Lounges: Cleopatra's Barge is a floating ship/lounge/meat market with Cleopatra's huge boobies hanging from the masthead. During the live entertainment there's a two drink minimum. La Piazza Lounge is less swanky, with an older crowd and has a drink minimum during live shows. Also, there is the Pure Nightclub, which is yet another hipster nightclub with loud music and fancy lights.
Matt Goss: Performing in a place called Gossy Room of Cleopatra's Barge, Matt Goss croons as though he were here sixty years ago, not today. The show features a live band and some scantily clad ladies named the Dirty Virgins. We've read there are tests to confirm that, and wonder if these ladies have taken them.
PURE: Do you enjoy playing chess and backgammon in a secluded, quiet environment? Too dang bad. PURE is one of them fancy high-end nightclubs with hip music and lots of low sofas.
Shadow Bar: This is a swanky place to get inebriated (that's a fancy word for blotto). The draw here is that naked ladies dance behind gauzy curtains, so you get to see their sexy silhouettes writhing.

Number of TVs: Two huge ones for sports and four more huge ones for racing. Then, there are twelve little ones. We don't know if those are the big screens children or if they are orphans.
Number of Seats: About 130 very comfortable seats. The race book has plasmas at private booths, which is pretty swanky. There are about 65 of these, so enough for us, our friends and, then, say, 64 empty booths. The sports book has 60 seats surrounding tables, and every table has a little TV on it so you can watch things real close-up. Seriously, you can see the quarterback's nose hair.
How Many Betting Windows? About 13 windows, with great big electronic scoreboards.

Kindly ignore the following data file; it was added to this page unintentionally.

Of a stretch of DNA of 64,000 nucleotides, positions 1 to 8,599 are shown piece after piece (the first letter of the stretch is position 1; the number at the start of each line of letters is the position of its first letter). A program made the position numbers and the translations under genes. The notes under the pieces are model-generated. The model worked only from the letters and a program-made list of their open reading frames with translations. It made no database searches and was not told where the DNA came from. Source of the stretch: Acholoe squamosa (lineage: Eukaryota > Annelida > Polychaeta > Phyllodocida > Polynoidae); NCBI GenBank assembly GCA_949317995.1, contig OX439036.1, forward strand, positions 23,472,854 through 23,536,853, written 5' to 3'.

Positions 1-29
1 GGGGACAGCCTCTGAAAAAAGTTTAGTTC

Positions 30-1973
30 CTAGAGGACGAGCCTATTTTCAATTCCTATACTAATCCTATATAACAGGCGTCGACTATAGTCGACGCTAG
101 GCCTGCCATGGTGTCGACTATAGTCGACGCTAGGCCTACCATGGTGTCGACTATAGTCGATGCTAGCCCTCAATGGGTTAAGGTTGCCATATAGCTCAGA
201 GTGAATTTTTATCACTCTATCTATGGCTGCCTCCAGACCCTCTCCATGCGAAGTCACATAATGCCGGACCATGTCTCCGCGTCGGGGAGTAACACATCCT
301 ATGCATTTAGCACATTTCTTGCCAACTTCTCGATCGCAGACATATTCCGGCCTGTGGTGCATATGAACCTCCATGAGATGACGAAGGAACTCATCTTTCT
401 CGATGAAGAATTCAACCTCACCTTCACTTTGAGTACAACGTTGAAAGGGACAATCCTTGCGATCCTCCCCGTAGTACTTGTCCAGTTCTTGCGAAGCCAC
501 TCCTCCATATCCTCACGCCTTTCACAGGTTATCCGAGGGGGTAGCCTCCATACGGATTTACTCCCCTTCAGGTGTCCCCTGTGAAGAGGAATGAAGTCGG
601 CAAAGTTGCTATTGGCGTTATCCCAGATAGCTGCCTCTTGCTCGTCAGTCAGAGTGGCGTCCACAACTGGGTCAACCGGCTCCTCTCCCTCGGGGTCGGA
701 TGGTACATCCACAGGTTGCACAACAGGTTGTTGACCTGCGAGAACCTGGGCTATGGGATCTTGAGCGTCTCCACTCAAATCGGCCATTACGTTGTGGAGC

Free Drinks? Yes, if you're a big-money sports bettor or any race bettor. Sort of makes you wonder if betting on the horses is really in your favor.
Snack Bar? Nothing at all. Starve yourself.
Minimum Wager: $10 Sports, $2 Race
Other Notes: The massive room is divided into separate sections for race and sports books, both of which are enormous. There is also a lounge seating area, which is always a plus if you're watching with friends.

Number of Tables: Let's just say there are too many tables to count. There are about 30 in the cash game room, and a whole separate room just for tournaments.
Comfort of Chairs: Oh man, you've hit the motherlode of comfort: leather seating in swivel chairs, so you can swivel your chair and not your head to get a good read on that loose aggressive player who just re-raised your pocket tens.
Closed Room or Open to Casino? Yes, the room is closed off and quite elegant to boot. The tournament room is even more secluded as it is in the back.
Game Spreads and Limits: Stud, Razz, Omaha, Hold 'Em, or so they say. Expect mostly Hold'em with some Omaha. The limits vary for games with the widest range for Hold 'Em, but expect No Limit from $1-$3 and limit from $3-$6 on up. They even have some high-limit games when there is demand.
Beginner Games or Classes? An okay room for beginners, but only at the lowest limit games. They say they will teach beginners in the mornings, but it's not a done deal.
How Crowded is the Room? A crowded, popular room with a good wait-management system. Expect to wait a while on weekends, but weekday they have enough games that you can get in fairly quickly.
Comps? Standard comps of $1 an hour. I bet if you're a big shot they'll give you more. But for most of us, it's just the usual.
How Good Are the Players? There are plenty of good players at all levels to clean out a rookie. That doesn't mean there aren't lots of newbies here, just that they're getting skunked.
What Else Do I Need to Know? Their tournaments, while pricey, are among the best-structured in Vegas, and they have them starting every couple of hours. If you do well, expect it to last for several hours, perhaps even two days.

CheapoVegas home
Site Last updated on 03/26/2012 04:03 PM
All contents © 2000-2012
Help us keep the site up-to-date. Send us your comments, suggestions and corrections.

Vegas Show Deals

Casino Boy's gone country, and he wants to take you with him!